But elsewhere in the world, especially North Africa, the Middle East and Asia, mint is used to lend a crisp, almost peppery contrast to savory dishes, especially fatty ones (think lamb with mint sauce).

First, the basics.

You’ll find mint sold with the other herbs in the produce section, often in large bunches that you’ll never manage to entirely use. No worries — it’s cheap.

Most of the mint sold in American grocery stores is spearmint or peppermint, just two of the many varieties (that grow like weeds) available. It should have a mix of large and small leaves that are bright green and firm.

Find out what you can make with mint »

Off the Beaten Aisle: Marcona Almonds

by in Recipes, June 2nd, 2011

tomato sweet potato soup
Five years can make a world of difference for an almond.

That’s about how long it took for Spain’s addictively good marcona almond to go from obscure gourmet goodie to a Trader Joe’s staple with serious culinary cred.

Why do you care? Because marconas are not your average almond. These wide, teardrop-shaped treats are the filet mignon of the nut world.

Almost literally.

The flavor and texture of marcona almonds are entirely different than the more common California almond. A higher fat content helps explain the textural difference – tender-crunchy and moist.

As for flavor, think uber-savory and steak-like. And it doesn’t hurt that they typically are prepared by being fried in olive oil, then sprinkled with salt.

Once only a limited import, marcona almonds now are widely available, often sold near the cheese, olives and other so-called gourmet items.

Find out what you can make with marcona almonds »

Off the Beaten Aisle: Fig Jam

by in Recipes, May 26th, 2011

tomato, avocado and feta salad
A jam would seem an unlikely ingredient to be overlooked.

After all, legions of parents rely on the many offerings of the grocer’s PB&J aisle to maintain peace with the lunch-box crowd.

Except that when you peer past the usual suspects — strawberry, raspberry, grape, apricot — you find some seriously wonderful hidden jam gems that belong as much at the dinner table as they do slathered between slices of bread.

My favorite? Fig.

Fig jam has a thick, almost dense consistency and a rich, full sweetness that isn’t cloying the way many preserves are. My theory on that? Much of the sweetness comes from natural sugars; figs have one of the highest sugar contents among fruits.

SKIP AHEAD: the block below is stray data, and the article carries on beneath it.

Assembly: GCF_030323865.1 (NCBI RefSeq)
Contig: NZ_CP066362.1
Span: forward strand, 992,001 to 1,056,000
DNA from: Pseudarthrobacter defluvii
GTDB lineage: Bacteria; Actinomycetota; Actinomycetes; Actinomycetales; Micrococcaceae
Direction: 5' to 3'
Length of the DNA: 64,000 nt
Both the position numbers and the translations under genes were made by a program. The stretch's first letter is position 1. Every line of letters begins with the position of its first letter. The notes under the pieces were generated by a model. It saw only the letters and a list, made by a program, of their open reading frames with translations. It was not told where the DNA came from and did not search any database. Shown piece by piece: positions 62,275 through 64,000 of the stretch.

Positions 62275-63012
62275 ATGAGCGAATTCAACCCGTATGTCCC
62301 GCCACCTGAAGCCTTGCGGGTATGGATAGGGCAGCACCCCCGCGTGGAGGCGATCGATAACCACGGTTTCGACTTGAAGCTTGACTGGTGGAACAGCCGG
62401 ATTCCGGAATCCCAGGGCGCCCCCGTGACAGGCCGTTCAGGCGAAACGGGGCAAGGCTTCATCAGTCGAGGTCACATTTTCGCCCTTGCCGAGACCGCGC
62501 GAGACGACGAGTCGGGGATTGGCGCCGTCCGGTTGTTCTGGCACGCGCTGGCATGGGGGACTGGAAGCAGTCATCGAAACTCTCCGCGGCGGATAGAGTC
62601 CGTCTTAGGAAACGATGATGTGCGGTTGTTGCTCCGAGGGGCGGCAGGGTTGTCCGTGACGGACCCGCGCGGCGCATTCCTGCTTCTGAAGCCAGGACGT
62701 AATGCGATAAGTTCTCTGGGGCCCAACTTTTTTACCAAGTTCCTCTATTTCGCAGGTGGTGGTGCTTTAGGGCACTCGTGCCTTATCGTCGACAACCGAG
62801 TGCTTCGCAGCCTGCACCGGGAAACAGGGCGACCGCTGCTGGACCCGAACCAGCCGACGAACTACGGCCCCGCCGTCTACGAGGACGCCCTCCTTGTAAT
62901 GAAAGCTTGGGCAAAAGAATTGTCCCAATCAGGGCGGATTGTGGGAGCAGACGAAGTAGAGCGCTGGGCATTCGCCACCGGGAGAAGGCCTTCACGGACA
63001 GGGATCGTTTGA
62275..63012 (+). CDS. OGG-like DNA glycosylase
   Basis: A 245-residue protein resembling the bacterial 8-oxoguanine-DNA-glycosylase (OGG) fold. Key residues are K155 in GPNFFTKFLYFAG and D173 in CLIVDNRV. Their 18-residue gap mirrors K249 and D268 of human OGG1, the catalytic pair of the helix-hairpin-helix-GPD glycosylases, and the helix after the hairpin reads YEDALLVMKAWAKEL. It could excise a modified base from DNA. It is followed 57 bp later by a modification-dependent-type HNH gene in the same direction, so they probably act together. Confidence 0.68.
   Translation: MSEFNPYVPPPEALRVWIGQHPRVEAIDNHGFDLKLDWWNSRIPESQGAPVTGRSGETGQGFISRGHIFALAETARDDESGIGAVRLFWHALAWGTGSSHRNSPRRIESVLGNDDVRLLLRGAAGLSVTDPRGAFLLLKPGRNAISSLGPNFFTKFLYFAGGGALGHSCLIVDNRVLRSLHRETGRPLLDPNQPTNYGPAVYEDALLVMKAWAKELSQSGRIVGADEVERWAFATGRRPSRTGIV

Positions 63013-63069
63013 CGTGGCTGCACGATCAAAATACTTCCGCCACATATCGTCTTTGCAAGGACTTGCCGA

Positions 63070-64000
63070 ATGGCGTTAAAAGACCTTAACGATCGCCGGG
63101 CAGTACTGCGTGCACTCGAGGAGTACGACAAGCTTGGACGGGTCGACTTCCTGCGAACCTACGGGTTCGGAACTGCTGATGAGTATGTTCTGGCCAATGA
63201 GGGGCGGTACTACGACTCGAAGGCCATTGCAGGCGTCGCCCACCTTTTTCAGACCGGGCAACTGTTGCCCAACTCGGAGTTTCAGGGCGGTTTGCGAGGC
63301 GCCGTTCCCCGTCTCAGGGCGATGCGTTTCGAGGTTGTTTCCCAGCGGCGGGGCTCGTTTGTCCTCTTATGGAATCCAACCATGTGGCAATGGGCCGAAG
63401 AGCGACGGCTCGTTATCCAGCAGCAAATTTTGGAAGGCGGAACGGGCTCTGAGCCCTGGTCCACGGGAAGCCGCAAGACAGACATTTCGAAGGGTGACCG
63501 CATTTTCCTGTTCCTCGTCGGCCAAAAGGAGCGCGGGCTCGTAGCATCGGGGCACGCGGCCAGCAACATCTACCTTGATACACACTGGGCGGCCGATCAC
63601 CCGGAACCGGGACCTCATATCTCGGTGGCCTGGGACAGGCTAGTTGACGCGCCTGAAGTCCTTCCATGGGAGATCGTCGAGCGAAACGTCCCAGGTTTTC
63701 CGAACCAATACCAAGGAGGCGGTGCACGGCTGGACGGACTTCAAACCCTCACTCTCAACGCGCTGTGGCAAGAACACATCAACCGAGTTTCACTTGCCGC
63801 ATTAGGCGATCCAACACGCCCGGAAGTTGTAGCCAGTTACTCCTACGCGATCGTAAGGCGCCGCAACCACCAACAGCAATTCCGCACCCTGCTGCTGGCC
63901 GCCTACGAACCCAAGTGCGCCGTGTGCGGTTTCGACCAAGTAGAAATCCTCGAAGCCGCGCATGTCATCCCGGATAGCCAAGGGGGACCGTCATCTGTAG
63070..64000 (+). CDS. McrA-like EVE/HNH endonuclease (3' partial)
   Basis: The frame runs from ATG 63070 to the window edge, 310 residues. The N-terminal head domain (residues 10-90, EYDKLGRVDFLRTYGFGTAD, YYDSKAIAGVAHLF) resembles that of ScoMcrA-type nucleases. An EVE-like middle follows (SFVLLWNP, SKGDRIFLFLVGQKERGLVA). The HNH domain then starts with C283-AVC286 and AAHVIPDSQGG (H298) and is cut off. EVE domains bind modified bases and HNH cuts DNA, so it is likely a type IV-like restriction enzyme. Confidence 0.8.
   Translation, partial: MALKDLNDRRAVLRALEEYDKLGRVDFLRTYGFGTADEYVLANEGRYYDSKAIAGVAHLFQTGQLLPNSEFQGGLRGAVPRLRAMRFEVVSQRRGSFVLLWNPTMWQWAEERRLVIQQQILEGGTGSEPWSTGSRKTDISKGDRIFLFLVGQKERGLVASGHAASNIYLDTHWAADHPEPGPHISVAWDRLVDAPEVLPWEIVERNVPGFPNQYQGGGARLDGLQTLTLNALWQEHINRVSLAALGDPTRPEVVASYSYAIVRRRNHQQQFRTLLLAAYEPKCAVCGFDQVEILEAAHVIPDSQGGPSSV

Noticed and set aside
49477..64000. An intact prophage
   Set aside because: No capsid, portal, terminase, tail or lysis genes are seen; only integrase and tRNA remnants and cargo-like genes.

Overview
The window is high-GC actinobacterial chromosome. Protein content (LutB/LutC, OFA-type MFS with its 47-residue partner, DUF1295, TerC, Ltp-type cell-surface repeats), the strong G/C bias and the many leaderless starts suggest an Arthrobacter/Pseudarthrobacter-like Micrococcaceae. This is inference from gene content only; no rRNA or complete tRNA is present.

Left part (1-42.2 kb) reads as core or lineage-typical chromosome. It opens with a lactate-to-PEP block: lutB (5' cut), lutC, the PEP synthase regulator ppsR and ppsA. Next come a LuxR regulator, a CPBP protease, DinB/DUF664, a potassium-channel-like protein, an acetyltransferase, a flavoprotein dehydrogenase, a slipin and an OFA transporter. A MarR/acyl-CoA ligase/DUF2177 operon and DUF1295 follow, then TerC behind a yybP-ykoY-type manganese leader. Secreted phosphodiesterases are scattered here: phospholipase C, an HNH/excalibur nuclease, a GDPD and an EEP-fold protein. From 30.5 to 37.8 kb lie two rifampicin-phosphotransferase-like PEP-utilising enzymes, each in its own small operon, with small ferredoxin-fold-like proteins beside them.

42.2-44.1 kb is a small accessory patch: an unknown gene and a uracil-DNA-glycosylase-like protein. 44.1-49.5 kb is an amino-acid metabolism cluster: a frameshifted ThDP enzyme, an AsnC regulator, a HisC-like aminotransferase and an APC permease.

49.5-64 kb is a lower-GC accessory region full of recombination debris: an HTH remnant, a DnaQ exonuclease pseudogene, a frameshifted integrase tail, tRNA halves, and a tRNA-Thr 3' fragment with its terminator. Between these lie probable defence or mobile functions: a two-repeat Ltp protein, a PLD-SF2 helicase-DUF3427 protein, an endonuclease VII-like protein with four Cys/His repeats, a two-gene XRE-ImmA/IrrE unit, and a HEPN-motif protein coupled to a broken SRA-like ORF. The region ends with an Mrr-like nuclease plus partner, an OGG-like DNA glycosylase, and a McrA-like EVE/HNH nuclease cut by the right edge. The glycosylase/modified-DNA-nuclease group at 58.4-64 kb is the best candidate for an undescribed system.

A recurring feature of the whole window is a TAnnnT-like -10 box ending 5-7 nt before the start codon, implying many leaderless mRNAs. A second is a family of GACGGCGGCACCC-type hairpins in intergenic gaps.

Except they aren’t technically a fruit. Figs actually are flowers folded in on themselves. The tiny, crunchy seeds inside are the fruit. But I digress.

Find out what you can make with fig jam »

Off the Beaten Aisle: Sweet White Miso

by in Recipes, May 19th, 2011

miso mac and cheese
Fermented bean paste? Doesn’t exactly scream party in your mouth.

And yet we happily slurp it in that salty, savory soup doled out every time we sit down for sushi. That’s because miso really is a flavor bomb worth knowing.

So let’s start there. Miso is a broad term for pastes made from fermented cooked soybeans that are aged, sometimes for years.

Miso has origins in China, but is best known for its role in Japanese cooking, where it is used in soups, sauces, marinades, glazes and dressings.

There are many varieties of miso, which can vary widely in color and flavor intensity based on how long it is aged and which ingredients are added.

Sweet white miso, for example, is made from fermented soybeans and rice, then aged for just a few months. The result is a smooth paste with a sweet, salty, savory flavor and a light golden color.

Find out what you can make with sweet white miso »

Icing on the Cake: AP’s 2011 Stylebook Adds Food Writing Section

by in News, May 17th, 2011

ap stylebook 2011
Pop quiz time!

How do you make “petit four” plural?

When making pesto, do you add “pine nuts” or “pinenuts”?

And which is correct: bok choy, bok choi, pak choi or pak choy?

These are the questions I tend to spend too much time geeking out over. But then, as food editor for the world’s largest news organization, that’s part of the job. Especially recently, as we geared up for the release of the 2011 edition of “The Associated Press Stylebook.”

Unless you’ve done time in the news trenches, you may not be too familiar with the book. It’s basically an all-purpose spelling, grammar and formatting guide for journalists. We’ve been producing regularly updated editions of the book since 1953.

But the cool part is that this year we created our first standalone section of the book dedicated to food writing. In it, we cover the basics of recipe writing, as well as the proper spelling, capitalization and use of more than 400 common (and sometimes complicated) food terms.

Read more